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Canterbury Tower
by [?]

To-day I had a singular pleasure heightened by an intermingled strangeness and even terror–qualities which bring out the quality of pleasure in the same way that a bourdon in a pedal-point passage brings out the quality of what a German would, I think, call the over-work. I was at Canterbury, where the great central tower is wreathed with scaffolding, and has a dim, blurred outline from a distance, as though it were being rapidly shaken to and fro. I found a friendly and communicable man who offered to take me over it; we climbed a dizzy little winding stair, with bright glimpses at intervals, through loop-holes, of sunlight and wheeling birds; then we crept along the top of a vaulted space with great pockets of darkness to right and left. Soon we were in the gallery of the lantern, from which we could see the little people crawling on the floor beneath, like slow insects. And then we mounted a short ladder which took us out of one of the great belfry windows, on to the lowest of the planked galleries. What a frail and precarious structure it seemed: the planks bent beneath our feet. And here came the first exquisite delight–that of being close to the precipitous face of the tower, of seeing the carved work which had never been seen close at hand since its erection except by the jackdaws and pigeons. I was moved and touched by observing how fine and delicate all the sculpture was. There were rows and rows of little heraldic devices, which from below could appear only as tiny fretted points; yet every petal of rose or fleur-de-lys was as scrupulously and cleanly cut as if it had been meant to be seen close at hand; a waste of power, I suppose; but what a pretty and delicate waste! and done, I felt, in faithful days, when the carving was done as much to delight, if possible, the eye of God, as to please the eye of man. Higher and higher we went, till at last we reached the parapet. And then by a dizzy perpendicular ladder to which I committed myself in faith, we reached a little platform on the very top of one of the pinnacles. The vane had just been fixed, and the stone was splashed with the oozing solder. And now came the delight of the huge view all round: the wooden heights, the rolling hills; old church towers rose from flowering orchards; a mansion peeped through immemorial trees; and far to the north-east we could see the white cliff of Pegwell Bay; endeared to me through the beautiful picture by Dyce, where the pale crags rise from the reefs green with untorn weeds. There on the horizon I could see shadowy sails on the steely sea-line.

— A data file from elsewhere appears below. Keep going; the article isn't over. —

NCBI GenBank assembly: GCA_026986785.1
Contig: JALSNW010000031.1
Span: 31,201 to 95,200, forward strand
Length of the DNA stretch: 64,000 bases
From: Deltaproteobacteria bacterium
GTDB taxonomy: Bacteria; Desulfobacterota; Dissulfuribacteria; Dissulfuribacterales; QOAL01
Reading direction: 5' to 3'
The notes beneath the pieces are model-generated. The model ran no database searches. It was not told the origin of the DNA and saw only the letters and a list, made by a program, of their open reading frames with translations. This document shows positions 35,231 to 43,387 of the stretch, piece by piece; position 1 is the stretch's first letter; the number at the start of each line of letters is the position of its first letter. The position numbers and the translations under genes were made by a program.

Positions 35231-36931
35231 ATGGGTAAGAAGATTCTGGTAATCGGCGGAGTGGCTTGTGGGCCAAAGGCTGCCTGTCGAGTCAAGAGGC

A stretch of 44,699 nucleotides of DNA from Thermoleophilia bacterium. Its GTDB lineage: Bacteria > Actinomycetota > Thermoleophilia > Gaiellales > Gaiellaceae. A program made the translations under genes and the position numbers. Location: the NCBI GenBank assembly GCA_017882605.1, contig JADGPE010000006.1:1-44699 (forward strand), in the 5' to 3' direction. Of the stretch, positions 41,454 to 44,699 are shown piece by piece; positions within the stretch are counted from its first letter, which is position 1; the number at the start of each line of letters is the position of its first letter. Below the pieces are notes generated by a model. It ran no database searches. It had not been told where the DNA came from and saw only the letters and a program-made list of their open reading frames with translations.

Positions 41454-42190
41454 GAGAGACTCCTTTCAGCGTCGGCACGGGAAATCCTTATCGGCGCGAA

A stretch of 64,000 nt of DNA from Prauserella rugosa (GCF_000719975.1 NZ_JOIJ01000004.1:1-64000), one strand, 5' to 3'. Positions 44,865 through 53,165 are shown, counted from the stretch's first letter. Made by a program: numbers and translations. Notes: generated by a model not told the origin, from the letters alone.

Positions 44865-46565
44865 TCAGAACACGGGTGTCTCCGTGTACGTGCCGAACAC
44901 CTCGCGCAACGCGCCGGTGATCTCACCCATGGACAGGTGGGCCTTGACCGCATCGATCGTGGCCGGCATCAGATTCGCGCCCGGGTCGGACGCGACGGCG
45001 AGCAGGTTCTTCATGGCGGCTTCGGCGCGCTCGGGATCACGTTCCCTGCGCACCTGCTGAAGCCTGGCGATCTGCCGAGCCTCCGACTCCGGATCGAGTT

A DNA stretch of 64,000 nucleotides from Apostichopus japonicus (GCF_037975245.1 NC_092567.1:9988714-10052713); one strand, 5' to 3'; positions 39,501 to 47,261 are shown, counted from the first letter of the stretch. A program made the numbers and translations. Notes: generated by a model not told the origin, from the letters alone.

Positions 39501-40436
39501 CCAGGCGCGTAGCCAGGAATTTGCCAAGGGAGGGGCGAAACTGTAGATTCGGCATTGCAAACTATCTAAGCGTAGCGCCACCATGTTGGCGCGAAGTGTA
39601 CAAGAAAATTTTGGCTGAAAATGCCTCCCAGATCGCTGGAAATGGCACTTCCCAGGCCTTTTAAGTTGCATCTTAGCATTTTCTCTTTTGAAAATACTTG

Near at hand there were the streets, and then the Close, with its comfortable canonical houses, in green trim gardens, spread out like a map at my feet. We looked down on to the tops of tall elm-trees, and saw the rooks walking and sitting on the grey-splashed platforms of twigs, that swayed horribly in the breeze. It was pleasant to see, as I did, the tiny figure of my reverend host walking, a dot of black, in his garden beneath, reading in a book. The long grey-leaded roof ran broad and straight, a hundred feet below. One felt for a moment as a God might feel, looking on a corner of his created world, and seeing that it was good. One seemed to have surmounted the earth, and to watch the little creeping orbits of men with a benevolent compassion, perceiving how strait they were. The large air hissed briskly in the pinnacles, and roared through the belfry windows beneath. I cannot describe the eager exhilaration which filled me; but I guessed that the impulse which bids men fling themselves from such heights is not a morbid prepossession, not a physical dizziness, but an intemperate and overwhelming joy. It seems at such a moment so easy to float and swim through the viewless air, as if one would be borne up on the wings of angels.

But, alas! the hour warned us to return. On our way down we disturbed a peevish jackdaw from her nest; she had dragged up to that intolerable height a pile of boughs that would have made a dozen nests; she had interwoven for the cup to hold her eggs a number of strips of purloined canvas. There lay the three speckled eggs, the hope of the race, while the chiding mother stood on a pinnacle hard by, waiting for the intruder to begone.

A strange sense of humiliation and smallness came upon me as we emerged at last into the nave; the people that had seemed so small and insignificant, were, alas! as big and as important as myself; I felt as an exile from the porches of heaven, a fallen spirit.